On the spot Fixed Penalty Notices for endorseable offences (including speeding, using a mobile phone, careless driving, no insurance etc) 

If a motorist is stopped at the roadside by a police constable and the constable has reason to believe that a Fixed Penalty Notice offence has been committed, then he may issue a Fixed Penalty Notice on the spot if he is able to establish that the endorsement of penalty points would not result in the licence holder accumulating 12 or more points (“totting up”) within 3 years. The motorist will then have the choice of either accepting the fixed penalty notice within 28 days (paying the penalty and surrendering his licence) or rejecting the notice resulting in a court hearing.

If a motorist is stopped at the roadside and the officer is unable to establish how many points you have on your driving licence, then he may issue the motorist with a notice informing him (or her) that if he surrenders his driving licence at a police station within 7 days and it is shown that the endorsement of penalty points will not result in the accumulation or more than 12 penalty points, then he will be entitled to accept a Fixed Penalty Notice.

If in either case the number of points already endorsed on a motorists licence will mean that the addition of further points will mean he has accumulated 12 or more points (“totted up”) within 3 years, then a Fixed Penalty Notice may not be issued.

If you are issued with a fixed penalty notice for an offence (e.g. using a mobile phone, speeding or driving with no insurance) and you do not accept that you have committed the offence or believe that there are circumstances in connection with the offence that should be considered, you should seek legal advice before accepting the notice. Please feel free to contact for advice and a no obligation consultation on how we can help.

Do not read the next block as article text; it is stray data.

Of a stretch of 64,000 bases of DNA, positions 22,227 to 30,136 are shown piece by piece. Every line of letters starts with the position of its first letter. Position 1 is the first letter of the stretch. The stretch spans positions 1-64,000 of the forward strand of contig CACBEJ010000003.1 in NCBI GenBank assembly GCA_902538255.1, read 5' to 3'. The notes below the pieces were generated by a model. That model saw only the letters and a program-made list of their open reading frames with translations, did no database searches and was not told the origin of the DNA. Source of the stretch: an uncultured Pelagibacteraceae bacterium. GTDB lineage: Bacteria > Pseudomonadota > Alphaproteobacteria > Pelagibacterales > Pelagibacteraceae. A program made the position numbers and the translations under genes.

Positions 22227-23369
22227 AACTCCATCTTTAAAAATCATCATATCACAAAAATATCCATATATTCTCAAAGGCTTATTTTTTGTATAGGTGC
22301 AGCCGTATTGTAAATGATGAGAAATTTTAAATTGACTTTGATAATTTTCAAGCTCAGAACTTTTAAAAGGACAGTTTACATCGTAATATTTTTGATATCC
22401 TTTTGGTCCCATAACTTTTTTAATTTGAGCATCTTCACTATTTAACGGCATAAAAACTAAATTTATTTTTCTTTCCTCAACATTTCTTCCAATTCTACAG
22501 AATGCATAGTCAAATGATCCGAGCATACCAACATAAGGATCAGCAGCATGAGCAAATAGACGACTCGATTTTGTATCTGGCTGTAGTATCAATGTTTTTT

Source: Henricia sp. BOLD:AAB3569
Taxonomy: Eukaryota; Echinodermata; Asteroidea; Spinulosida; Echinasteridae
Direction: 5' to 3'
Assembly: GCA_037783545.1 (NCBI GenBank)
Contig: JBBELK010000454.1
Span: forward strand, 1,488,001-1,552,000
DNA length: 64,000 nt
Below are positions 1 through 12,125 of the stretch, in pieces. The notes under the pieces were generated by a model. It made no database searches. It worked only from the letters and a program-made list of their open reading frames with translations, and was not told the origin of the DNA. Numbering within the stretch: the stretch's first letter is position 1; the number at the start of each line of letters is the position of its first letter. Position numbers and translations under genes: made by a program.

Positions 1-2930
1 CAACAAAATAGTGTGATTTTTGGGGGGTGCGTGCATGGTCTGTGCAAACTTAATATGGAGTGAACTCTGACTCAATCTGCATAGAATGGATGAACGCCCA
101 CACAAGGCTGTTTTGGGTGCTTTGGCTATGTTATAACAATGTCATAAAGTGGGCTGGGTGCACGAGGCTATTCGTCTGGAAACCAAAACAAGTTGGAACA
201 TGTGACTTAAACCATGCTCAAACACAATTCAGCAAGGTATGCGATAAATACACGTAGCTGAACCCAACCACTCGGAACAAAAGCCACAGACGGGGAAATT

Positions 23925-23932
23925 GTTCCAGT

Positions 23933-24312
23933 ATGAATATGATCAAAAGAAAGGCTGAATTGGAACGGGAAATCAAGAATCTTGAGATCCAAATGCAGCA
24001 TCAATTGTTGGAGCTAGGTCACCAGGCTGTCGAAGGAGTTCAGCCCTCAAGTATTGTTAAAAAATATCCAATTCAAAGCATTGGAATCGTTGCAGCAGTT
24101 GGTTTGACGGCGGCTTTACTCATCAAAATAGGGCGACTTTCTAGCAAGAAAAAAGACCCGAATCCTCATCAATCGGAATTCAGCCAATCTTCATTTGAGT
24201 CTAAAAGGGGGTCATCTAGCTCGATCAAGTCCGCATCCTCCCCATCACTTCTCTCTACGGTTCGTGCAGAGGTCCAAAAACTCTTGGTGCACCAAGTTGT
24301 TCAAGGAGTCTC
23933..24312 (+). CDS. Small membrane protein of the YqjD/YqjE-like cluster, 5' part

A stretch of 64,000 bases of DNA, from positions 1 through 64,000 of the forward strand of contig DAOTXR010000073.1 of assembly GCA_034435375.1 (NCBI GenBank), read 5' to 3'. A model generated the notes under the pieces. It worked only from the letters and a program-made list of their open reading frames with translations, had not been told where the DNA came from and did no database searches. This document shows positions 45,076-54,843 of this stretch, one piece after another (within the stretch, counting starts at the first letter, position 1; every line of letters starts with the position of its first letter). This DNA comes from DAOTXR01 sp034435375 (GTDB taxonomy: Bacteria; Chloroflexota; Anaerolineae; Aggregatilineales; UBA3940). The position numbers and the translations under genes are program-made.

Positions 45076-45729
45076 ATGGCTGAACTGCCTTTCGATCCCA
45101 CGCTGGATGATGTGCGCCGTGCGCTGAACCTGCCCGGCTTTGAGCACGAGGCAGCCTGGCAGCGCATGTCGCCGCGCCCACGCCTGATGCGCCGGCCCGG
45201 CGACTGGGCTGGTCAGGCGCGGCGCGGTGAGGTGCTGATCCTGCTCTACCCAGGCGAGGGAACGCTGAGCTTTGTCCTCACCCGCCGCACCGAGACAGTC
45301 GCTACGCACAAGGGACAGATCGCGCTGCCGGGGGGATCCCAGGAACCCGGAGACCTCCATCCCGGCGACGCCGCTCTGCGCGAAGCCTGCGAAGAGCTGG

Conditional Offer of an endorseable Fixed Penalty Notice (Speeding, using a mobile phone, careless driving, no insurance etc). 

If an offence is detected by way of an automatic device and the case is progressed by way of correspondence, the police may offer a “Conditional Fixed Penalty Notice”, being conditional on the payment of the amount of the Fixed Penalty Notice (£100, £200 or £300) and the surrender of the driving licence within 28 days, showing that the addition of further penalty points will not result in 12 or more penalty points being accumulated within 3 years (“totting up”).